AAN 2023: Long-term soticlestat found in trial to ease Dravet seizures
Seizure frequency reduced over 50% in 2 years of treatment, data show
Long-term treatment with soticlestat was found to reduce seizure frequency by more than 50% in most Dravet syndrome patients, according to about two years of data from the ongoing ENDYMION 1 clinical trial.
“Soticlestat was associated with sustained seizure reductions over the interim period presented here,” researchers wrote.
Yuan Yao, MD, from the Takeda Development Center Asia, discussed the findings at last week’s annual meeting of the American Academy of Neurology (AAN), in a talk titled “Long-Term Treatment Effects of Soticlestat in Patients with Dravet Syndrome or Lennox–Gastaut Syndrome: Interim Data from the ENDYMION 1 Trial.”
The work was funded by Takeda Pharmaceuticals, which in 2021 acquired the rights to develop soticlestat for Dravet and Lennox-Gastaut syndrome (LGS), another rare childhood seizure disorder.
Ongoing trials testing safety, efficacy of soticlestat
The therapy candidate works by blocking CH24H, an enzyme that regulates the activity of a seizure-related brain signaling molecule called glutamate. In Dravet mouse models, the therapy was shown to reduce seizures and prevent the animals’ death.
Soticlestat “is an investigative anti-seizure medication with a mechanism of action different from any approved” anti-seizure therapy, Yao said.
An earlier, international Phase 2 trial, called ELEKTRA (NCT03650452), tested soticlestat against a placebo in 141 children, ages 2 to 17, with Dravet or LGS. That study lasted 20 weeks, or about five months: eight weeks were used to optimize weight-based dosages of the therapy, and the 12 remaining weeks, or about three months, were a period of maintenance treatment.
Most of the patients in the treatment group received soticlestat at a dose of 300 mg twice daily, in addition to standard treatment.
Top-line results showed soticlestat significantly outperformed a placebo at reducing seizure frequency.
Participants who completed at least 10 weeks in the ELEKTRA study had the option to enroll in an open-label extension trial — ENDYMION 1 (NCT03635073), slated to run through November 2024.
After a week or two for dose optimization, all ENDYMION 1 participants receive a stable dose of soticlestat, up to 300 mg twice per day, for up to six years.
Yao’s presentation covered ENDYMION 1’s interim data. The analysis included 130 patients — 47 with Dravet and 83 with LGS. Dravet patients received soticlestat treatment for a median of about 80 weeks, or about 1.5 years, and up to 134 weeks, or nearly three years.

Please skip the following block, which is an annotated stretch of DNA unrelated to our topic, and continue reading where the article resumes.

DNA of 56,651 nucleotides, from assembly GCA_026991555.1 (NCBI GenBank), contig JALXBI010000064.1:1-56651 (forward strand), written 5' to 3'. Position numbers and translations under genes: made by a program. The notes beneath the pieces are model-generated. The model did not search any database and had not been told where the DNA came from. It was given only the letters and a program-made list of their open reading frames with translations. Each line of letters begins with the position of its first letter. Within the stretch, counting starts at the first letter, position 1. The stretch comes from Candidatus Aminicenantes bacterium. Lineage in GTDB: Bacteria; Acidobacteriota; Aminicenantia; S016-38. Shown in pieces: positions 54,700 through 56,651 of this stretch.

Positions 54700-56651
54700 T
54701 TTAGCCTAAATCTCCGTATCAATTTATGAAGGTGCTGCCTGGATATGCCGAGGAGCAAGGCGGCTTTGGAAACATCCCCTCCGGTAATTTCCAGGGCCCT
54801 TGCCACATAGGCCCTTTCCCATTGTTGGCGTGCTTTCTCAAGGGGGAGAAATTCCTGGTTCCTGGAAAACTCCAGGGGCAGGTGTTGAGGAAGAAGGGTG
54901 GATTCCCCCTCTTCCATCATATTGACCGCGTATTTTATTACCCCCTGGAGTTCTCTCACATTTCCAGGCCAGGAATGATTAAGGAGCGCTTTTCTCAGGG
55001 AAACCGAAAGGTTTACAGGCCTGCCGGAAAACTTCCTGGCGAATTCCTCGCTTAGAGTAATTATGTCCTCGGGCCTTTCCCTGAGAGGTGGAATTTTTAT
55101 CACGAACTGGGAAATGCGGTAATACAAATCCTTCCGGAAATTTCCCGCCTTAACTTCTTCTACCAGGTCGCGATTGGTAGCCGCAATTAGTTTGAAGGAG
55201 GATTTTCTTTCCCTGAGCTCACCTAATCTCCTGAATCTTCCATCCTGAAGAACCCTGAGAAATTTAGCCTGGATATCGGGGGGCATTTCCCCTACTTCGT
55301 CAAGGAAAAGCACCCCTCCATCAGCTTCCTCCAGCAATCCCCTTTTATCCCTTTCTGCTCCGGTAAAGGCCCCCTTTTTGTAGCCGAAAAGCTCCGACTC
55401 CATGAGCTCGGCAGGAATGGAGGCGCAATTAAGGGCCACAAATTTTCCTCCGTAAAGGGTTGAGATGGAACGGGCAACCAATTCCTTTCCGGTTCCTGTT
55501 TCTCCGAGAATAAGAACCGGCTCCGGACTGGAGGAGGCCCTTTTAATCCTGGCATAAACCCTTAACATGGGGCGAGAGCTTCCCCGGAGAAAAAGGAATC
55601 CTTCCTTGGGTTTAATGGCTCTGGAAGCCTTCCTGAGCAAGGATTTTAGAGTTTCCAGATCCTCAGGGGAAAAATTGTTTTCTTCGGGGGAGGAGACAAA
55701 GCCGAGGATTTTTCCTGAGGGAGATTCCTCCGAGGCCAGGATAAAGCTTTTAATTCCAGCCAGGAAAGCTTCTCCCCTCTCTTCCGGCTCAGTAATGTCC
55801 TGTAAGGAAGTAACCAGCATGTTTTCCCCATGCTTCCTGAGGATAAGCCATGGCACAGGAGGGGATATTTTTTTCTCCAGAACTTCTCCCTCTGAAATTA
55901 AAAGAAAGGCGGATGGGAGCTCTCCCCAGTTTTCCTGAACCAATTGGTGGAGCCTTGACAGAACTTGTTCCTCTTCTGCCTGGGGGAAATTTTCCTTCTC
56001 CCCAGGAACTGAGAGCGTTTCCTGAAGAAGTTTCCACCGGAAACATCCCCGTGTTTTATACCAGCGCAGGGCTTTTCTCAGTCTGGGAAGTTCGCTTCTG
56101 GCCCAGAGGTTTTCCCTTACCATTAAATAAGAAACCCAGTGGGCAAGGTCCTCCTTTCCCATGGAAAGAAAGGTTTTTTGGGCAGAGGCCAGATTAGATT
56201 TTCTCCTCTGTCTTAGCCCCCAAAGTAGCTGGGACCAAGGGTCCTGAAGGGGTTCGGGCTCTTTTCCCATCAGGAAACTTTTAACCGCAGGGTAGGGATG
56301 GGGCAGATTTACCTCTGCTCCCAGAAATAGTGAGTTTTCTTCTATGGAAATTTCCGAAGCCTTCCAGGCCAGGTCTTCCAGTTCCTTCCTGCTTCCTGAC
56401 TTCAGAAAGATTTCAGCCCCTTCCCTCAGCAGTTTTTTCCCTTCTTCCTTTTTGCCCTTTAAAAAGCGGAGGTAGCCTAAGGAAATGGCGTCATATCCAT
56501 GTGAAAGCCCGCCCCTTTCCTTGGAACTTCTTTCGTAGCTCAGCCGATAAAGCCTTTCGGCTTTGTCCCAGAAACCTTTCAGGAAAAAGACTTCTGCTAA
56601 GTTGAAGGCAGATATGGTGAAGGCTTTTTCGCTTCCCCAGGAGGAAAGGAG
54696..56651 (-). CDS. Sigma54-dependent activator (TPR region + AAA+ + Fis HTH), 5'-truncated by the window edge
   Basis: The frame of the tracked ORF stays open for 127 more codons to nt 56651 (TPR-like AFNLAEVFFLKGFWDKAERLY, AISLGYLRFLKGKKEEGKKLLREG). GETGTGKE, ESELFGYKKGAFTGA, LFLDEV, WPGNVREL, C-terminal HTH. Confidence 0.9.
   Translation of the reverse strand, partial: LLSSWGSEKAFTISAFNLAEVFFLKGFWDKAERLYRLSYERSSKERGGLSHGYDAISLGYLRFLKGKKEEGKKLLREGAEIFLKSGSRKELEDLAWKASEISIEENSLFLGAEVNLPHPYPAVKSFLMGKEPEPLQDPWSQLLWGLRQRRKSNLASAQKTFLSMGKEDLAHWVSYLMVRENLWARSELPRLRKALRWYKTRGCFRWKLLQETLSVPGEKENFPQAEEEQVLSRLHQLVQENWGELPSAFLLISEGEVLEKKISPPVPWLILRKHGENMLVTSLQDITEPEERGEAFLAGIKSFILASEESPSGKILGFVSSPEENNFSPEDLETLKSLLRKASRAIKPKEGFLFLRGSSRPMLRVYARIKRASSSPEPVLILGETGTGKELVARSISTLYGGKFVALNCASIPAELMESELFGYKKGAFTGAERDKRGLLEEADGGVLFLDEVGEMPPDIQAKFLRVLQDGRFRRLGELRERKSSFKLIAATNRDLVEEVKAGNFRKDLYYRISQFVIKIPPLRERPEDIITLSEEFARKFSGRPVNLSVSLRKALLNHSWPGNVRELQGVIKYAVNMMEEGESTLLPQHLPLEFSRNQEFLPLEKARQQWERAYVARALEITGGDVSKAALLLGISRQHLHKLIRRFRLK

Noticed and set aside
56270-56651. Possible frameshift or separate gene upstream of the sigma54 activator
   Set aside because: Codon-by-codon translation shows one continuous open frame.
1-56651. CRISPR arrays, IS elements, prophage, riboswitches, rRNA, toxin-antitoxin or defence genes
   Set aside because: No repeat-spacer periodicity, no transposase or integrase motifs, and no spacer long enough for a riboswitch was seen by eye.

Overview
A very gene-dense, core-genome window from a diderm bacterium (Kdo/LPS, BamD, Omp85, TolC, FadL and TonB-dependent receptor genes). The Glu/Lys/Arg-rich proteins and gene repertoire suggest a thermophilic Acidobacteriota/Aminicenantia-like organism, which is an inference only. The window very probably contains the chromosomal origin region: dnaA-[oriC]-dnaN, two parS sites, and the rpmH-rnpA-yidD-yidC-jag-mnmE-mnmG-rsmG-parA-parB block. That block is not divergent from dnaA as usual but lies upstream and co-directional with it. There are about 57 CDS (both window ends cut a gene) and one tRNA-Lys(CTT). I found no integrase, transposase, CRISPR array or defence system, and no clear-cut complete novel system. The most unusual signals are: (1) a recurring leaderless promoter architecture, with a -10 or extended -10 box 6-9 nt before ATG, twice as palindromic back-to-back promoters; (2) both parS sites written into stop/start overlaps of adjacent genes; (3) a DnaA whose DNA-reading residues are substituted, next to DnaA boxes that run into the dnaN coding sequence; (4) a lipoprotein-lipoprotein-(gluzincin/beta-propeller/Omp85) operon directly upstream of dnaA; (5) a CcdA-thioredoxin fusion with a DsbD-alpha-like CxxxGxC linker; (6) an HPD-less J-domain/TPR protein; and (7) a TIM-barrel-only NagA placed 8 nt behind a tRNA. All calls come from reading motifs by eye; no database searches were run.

The results showed that soticlestat was generally well-tolerated, and “most patients tolerated the highest dose level well,” Yao said.
About half (44.7%) of Dravet patients, and a similar proportion of those with LGS, experienced adverse events, or side effects, related to soticlestat. Common side effects included reduced appetite, seizures, and sleepiness; each of these occurred in no more than 10% of all patients.
Treatment-related serious side effects were reported in one Dravet patient and five LGS patients. Three Dravet patients and 10 LGS patients chose to stop treatment due to side effects that were mostly related to seizures, “so you can interpret them as lack of efficacy,” Yao said.
At the start of ELEKTRA, Dravet patients were experiencing a median of 7.5 convulsive seizures per 28 days (about a month). In the first three months of soticlestat treatment, the median convulsive seizure frequency decreased by 33.7% in this patient group.
Among the 28 Dravet patients with available data by weeks 49 to 60 — after about a year on the therapy — there was a 47.8% drop in monthly seizure frequency. After about two years on soticlestat, the median seizure frequency had decreased by 58.2% among the 22 patients with available data.
“We can see that there has been sustained convulsive seizure reduction in [Dravet syndrome] patients during the two-year period,” Yao said. Similar findings were observed for the frequency of all seizures (convulsive and other types). A reduction in seizure frequency also was seen among LGS patients on long-term soticlestat.
A total of 19 Dravet patients (40.4%) and 37 LGS patients (44.6%) are still in the ongoing trial, while the rest have discontinued. The main reported reason for discontinuation was a perceived lack of efficacy, as judged by clinicians or the patients’ parents.
However, among Dravet patients who discontinued due to perceived lack of efficacy, data still show “a sizeable median seizure reduction” compared with before soticlestat treatment, Yao said. Some patients discontinued treatment when experiencing a more than 50% drop in seizure frequency.
“Clearly, there were other reasons” for patients stopping soticlestat, Yao said, highlighting a need for further investigation.
We can see that there has been sustained convulsive seizure reduction in [Dravet syndrome] patients during the two-year period.
Takeda is now enrolling a Phase 3 trial called SKYLINE (NCT04940624) that aims to recruit about 142 Dravet patients, ages 2 to 21. Participants will be given either soticlestat or a placebo, on top of standard of care therapy. The study’s main goal is to assess the impact of treatment on seizure frequency after 16 weeks, or about four months.
Participants who complete the initial placebo-controlled study will have the option to enroll in an open-label extension study (NCT05163314), in which all are being treated with soticlestat and monitored for long-term outcomes.
SKYLINE is now recruiting participants with the rare disease at dozens of sites around the world.